There's no guarantee that the new crop of shows will develop large or devoted audiences, but the last three years have proven that Community fans (who I assume must be called Communists) will stick with the show come rain or shine, and so the 13 episode order could be their way of covering their bases. If none of the new comedies do well, they have the option to order the so-called "back 9" episodes for Community to take the show through the Spring. (Plus, if NBC weren't contemplating ordering more episodes for the show, they probably wouldn't have scheduled it for the Fall. If they were really intent on killing the show, well, they would have cancelled it when they had the chance, but they also could have put it on in the Spring when there wouldn't be enough time in the schedule for them to order more episodes beyond the initial 13.)
The same strategy was applied successfully to Chuck, which was given 13 episode orders for its third and fourth seasons, then had those numbers bumped up to 19 and 24 episodes, respectively, after the show maintained its viewership. The same could very well happen to Community, especially since...
Community Is Getting Moved To A Much Less Competitive Time Slot
One of the reasons that Community has struggled over the last few years is that it has aired directly opposite CBS's The Big Bang Theory, one of the most popular sitcoms currently airing and one which, given its propensity for geeky pop culture references, has a fair deal of audience overlap with that of Community. 8pm on Thursdays has long been a danger zone for any show that isn't The Big Bang Theory, an idea that was underlined when 30 Rock returned from its prolonged hiatus in that timeslot and struggled to match the numbers that Community had been getting, even though 30 Rock has traditionally been the more popular show. The timeslot is pretty toxic, and some have suggested that the fact that even one of the network's verteran shows couldn't hack it there might have bolstered the case for Community's renewal this time around. Maybe the show could do better if it had a better timeslot.
So, when NBC announced yesterday that they were moving Community from this killer (in a bad way) time slot, it seemed like a vote of confidence for the show. Or it would have, if the show was not being moved to 8:30pm on Fridays, which is a problem because...
Friday Is The Elephants' Graveyard of Television
With a very, very few exceptions (one of which I will mention in a moment), no shows do well on Fridays, to the extent that the night is considered to be an accursed place where shows are sent to die an unmourned death. That might sound melodramatic, but there is ample evidence to support the idea, as this list of shows which were cancelled after debuting on Fridays or after being moved there demonstrates. It has reached the stage where most networks don't even put original programming on Fridays, choosing instead to air re-runs rather than risk putting new shows on that could get slaughtered. This could be NBC's way of moving Community to a time when absolutely no one will be watching, then quietly putting it out of its misery.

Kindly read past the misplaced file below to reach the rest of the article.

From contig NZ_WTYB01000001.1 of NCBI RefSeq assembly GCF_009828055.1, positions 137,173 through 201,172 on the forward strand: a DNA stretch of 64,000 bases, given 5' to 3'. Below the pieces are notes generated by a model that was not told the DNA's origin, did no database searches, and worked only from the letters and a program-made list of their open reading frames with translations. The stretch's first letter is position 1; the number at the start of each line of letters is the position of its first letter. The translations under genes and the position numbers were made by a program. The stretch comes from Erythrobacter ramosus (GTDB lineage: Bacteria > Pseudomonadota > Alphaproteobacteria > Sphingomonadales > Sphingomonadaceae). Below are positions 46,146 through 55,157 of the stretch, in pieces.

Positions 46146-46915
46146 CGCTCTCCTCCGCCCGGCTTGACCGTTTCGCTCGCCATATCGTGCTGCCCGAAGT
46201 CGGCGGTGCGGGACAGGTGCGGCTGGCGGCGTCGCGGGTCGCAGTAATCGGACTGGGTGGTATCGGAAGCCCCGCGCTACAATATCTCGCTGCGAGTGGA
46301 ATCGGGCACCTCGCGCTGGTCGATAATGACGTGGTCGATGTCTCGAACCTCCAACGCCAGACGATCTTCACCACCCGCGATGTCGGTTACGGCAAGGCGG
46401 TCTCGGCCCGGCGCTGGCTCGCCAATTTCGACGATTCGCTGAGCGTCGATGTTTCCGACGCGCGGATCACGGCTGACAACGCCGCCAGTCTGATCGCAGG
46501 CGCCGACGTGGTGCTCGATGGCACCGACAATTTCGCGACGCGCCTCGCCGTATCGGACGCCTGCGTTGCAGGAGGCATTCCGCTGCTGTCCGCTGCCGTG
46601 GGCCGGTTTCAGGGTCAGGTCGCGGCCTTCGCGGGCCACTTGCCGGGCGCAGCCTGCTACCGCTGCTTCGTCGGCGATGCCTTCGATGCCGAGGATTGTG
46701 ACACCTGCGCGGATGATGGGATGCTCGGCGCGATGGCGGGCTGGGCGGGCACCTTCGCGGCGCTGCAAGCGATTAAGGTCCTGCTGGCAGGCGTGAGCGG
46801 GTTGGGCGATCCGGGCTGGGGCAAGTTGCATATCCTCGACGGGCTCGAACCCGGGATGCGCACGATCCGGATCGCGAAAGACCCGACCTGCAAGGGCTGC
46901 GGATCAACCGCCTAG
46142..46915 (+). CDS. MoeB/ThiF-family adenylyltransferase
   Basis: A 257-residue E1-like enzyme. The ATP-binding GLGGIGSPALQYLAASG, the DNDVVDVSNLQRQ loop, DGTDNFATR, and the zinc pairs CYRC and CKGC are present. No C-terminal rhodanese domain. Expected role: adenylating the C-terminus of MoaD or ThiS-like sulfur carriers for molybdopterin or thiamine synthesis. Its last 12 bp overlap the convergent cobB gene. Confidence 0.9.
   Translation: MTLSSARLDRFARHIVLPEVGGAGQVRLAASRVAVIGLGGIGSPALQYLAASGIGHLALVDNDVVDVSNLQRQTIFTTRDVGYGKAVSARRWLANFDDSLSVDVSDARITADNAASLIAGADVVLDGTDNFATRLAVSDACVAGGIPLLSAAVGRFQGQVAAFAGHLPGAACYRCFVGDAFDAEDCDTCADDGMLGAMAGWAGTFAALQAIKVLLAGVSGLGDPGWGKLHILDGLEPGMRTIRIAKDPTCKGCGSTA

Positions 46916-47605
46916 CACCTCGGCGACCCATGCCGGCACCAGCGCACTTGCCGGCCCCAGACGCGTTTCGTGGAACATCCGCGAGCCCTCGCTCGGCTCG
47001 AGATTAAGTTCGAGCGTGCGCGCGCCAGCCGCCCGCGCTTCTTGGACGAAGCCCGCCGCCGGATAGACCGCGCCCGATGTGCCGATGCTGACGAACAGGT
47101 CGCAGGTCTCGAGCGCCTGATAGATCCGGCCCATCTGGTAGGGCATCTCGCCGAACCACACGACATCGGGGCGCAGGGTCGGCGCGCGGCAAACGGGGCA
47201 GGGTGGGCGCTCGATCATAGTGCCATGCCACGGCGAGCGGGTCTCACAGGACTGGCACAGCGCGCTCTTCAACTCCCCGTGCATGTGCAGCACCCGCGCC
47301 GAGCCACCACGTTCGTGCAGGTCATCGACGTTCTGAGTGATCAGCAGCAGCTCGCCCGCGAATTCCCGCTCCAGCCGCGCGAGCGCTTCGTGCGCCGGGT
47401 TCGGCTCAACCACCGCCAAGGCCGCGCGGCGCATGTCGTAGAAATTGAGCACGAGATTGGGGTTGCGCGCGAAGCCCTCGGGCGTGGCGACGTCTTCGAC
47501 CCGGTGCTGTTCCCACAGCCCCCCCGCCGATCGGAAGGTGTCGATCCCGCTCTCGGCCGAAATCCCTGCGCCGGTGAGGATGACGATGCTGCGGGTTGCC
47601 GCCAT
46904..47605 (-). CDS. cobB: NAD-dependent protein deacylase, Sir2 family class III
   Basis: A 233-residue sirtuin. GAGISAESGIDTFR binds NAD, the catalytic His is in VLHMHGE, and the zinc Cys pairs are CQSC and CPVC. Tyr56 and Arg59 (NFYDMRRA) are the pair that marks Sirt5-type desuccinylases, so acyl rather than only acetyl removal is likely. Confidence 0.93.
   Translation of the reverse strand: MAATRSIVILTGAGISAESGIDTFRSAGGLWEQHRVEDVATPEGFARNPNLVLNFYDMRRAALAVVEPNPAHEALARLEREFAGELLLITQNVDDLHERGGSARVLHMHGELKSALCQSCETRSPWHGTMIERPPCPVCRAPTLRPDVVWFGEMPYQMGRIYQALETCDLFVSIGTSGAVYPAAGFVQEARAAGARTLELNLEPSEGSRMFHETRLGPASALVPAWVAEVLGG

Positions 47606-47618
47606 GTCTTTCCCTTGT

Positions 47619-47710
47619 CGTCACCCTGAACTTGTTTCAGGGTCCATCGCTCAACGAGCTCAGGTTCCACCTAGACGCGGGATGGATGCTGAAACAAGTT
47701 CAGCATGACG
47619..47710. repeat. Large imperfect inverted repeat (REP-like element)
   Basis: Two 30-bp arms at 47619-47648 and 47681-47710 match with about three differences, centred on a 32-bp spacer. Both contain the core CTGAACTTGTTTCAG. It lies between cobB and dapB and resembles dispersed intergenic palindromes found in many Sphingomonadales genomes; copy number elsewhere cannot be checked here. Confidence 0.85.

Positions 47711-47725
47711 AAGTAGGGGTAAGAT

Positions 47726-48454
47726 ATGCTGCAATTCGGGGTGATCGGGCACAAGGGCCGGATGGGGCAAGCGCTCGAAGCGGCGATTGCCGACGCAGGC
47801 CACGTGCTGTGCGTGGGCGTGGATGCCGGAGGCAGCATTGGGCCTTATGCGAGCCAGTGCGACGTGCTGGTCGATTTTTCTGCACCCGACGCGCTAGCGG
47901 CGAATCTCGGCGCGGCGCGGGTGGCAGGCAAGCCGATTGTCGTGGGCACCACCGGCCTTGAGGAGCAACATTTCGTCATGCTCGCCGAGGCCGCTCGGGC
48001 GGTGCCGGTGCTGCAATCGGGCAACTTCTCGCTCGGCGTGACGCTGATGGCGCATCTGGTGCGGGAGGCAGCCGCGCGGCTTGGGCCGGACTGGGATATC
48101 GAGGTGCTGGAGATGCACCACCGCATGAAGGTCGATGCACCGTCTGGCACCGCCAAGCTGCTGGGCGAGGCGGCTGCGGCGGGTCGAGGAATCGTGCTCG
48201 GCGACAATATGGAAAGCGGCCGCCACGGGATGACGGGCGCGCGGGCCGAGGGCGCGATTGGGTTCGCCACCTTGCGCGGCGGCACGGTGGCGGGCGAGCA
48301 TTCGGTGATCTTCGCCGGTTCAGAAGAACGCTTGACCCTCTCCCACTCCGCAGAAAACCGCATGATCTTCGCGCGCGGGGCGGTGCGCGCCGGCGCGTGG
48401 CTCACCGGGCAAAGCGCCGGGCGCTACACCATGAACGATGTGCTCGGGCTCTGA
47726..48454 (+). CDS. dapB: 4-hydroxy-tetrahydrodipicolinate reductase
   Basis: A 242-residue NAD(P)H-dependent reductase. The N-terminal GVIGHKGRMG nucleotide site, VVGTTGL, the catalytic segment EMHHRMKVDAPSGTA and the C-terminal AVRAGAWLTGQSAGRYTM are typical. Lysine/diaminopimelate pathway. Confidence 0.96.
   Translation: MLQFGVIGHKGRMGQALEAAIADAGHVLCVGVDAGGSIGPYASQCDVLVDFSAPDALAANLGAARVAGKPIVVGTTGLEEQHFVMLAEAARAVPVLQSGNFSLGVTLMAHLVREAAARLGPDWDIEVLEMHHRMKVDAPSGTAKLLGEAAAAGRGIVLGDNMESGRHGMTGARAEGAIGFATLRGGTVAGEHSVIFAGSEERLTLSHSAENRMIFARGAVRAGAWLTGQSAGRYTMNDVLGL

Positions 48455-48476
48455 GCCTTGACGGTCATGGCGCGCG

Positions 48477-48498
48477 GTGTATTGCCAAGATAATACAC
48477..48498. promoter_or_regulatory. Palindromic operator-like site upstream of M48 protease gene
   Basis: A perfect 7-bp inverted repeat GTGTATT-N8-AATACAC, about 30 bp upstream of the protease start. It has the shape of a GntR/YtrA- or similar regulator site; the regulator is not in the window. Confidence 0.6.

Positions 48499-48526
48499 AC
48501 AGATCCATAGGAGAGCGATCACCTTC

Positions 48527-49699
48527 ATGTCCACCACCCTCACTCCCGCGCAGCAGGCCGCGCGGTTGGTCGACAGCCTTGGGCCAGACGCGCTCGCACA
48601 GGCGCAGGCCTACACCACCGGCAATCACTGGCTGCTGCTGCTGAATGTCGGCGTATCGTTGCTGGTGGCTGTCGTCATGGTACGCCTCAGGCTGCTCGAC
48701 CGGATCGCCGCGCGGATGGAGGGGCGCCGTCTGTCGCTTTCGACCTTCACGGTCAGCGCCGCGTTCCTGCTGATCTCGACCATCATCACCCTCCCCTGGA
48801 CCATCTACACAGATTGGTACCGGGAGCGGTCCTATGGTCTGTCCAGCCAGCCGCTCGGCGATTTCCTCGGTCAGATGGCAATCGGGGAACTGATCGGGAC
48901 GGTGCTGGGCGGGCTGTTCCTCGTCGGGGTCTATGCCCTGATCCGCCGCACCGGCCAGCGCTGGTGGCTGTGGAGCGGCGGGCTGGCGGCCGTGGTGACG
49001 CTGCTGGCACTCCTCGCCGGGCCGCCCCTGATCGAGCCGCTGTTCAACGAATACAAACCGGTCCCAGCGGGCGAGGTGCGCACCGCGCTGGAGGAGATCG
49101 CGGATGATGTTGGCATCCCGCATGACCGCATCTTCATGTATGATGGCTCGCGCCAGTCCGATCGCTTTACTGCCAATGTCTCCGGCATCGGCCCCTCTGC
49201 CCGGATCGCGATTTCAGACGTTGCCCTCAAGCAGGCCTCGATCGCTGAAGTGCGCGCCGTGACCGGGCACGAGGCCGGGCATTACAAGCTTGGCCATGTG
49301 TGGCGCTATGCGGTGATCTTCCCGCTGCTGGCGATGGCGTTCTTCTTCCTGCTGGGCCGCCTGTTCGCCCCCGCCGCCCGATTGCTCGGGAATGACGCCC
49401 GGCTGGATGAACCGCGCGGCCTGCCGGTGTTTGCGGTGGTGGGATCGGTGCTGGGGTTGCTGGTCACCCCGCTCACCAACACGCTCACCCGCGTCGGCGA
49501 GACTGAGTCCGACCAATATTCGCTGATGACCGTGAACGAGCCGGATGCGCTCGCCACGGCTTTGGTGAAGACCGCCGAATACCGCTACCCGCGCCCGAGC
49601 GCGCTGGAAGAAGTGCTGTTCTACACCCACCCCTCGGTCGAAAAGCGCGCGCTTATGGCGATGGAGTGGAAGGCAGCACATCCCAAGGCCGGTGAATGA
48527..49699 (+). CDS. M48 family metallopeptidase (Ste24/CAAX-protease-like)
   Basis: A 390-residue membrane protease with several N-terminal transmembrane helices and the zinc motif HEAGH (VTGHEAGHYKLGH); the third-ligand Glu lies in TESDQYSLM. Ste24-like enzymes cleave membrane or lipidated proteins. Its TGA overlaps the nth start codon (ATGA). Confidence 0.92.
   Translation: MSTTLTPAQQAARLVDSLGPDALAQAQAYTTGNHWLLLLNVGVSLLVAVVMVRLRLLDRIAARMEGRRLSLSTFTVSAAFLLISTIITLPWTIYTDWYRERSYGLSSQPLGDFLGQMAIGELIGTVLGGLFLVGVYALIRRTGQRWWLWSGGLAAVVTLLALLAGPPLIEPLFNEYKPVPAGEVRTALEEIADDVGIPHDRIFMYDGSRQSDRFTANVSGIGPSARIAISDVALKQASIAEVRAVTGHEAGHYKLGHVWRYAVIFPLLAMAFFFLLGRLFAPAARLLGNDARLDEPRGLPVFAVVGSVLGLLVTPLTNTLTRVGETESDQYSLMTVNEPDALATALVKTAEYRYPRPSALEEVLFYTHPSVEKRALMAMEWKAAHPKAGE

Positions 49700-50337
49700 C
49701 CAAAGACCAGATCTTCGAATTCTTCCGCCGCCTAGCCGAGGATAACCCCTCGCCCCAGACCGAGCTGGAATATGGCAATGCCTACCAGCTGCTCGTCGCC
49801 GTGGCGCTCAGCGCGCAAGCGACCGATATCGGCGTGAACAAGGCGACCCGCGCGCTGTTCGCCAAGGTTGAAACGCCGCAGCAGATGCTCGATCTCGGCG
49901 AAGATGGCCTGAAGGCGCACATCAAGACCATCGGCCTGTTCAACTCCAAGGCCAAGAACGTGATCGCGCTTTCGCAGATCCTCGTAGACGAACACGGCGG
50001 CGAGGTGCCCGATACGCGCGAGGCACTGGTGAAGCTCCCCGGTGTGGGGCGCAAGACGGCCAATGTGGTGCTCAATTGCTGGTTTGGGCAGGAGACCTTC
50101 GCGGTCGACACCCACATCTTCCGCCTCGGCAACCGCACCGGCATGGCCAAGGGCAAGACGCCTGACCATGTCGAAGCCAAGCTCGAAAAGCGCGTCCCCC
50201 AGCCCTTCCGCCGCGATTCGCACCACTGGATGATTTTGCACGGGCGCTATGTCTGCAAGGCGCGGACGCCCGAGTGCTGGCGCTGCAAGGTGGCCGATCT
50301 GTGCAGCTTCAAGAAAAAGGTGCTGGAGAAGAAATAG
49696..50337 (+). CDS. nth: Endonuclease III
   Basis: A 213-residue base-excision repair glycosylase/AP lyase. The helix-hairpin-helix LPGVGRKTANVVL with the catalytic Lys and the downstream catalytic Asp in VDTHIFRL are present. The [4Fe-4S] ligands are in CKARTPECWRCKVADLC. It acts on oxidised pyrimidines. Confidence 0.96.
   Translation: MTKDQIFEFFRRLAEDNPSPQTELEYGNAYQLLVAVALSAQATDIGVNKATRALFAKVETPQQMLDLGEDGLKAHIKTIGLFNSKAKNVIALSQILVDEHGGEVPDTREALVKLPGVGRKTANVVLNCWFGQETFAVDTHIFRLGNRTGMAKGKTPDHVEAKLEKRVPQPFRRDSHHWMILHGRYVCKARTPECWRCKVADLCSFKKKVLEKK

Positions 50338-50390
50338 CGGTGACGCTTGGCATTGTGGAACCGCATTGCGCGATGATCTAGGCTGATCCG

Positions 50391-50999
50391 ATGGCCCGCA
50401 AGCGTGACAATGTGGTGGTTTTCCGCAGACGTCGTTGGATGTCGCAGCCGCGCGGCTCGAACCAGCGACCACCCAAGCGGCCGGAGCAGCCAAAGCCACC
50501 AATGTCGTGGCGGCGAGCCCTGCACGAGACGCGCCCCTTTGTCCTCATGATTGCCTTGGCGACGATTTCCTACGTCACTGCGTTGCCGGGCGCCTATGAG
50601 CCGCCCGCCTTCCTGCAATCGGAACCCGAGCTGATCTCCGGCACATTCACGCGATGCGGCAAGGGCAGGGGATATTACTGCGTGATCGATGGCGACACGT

Except that might not be the case at all. In fact, it could be NBC's way of keeping the show alive. Sure, Fridays have long been considered a wasteland on network television, but the lack of competition has actually benefitted some shows by allowing them to be the most viewed show on the night with a fraction of the viewers that would be required to do that on any other night of the week. The most obvious example of this phenomenon would be Fox's Fringe, which moved to airing on Fridays partway through its third season.
Fringe debuted to good numbers in 2008, but steadily declined to the point where, when it was airing on Thursdays, it look to be in serious danger of cancellation. Fox moved it to the much less competitive Friday and it maintained its small viewership, but it did so on a night where its relatively meagre numbers looked more impressive. It's the difference between a small, relatively unknown band trying to play the main stage at Glastonbury, then that same band playing a gig in a local club; if the same number of people show up both times, in one scenario the crowd looks paltry and sparse, but in the other you've got a sold out venue. Within the barren context of Friday nights, Community could, well, not thrive exactly, but at the very least not fall down in the street and die.
At this point, all Community needs to do is bring its fans over to Friday nights - where it could also do double duty helping to prop up Grimm, one of the few bright spots on the NBC schedule - and it could happily play on Fridays for a few more years as Fringe did. Considering the dedication the fans have shown to the show thus far, that seems very possible, even if the absolute best case scenario - that the show does what The X-Files did and becomes an improbable hit despite airing on Fridays - seems incredibly unlikely at this point.
Then again, the time slot might prove to be the least of Community's problems, since there are rumours swirling that...
Dan Harmon Might Be Stepping Down As Showrunner
As news was breaking that the show had been renewed for a fourth season, it also became apparent that creator and showrunner Dan Harmon had yet to sign a new contract with Sony, the studio behind the series. Apparently serious talks have yet to happen between the two parties, which makes sense since they didn't know that they had been renewed until a few days ago, and it may be the case that we get an announcement in the next few weeks saying that Harmon has signed and everything is hunky dory.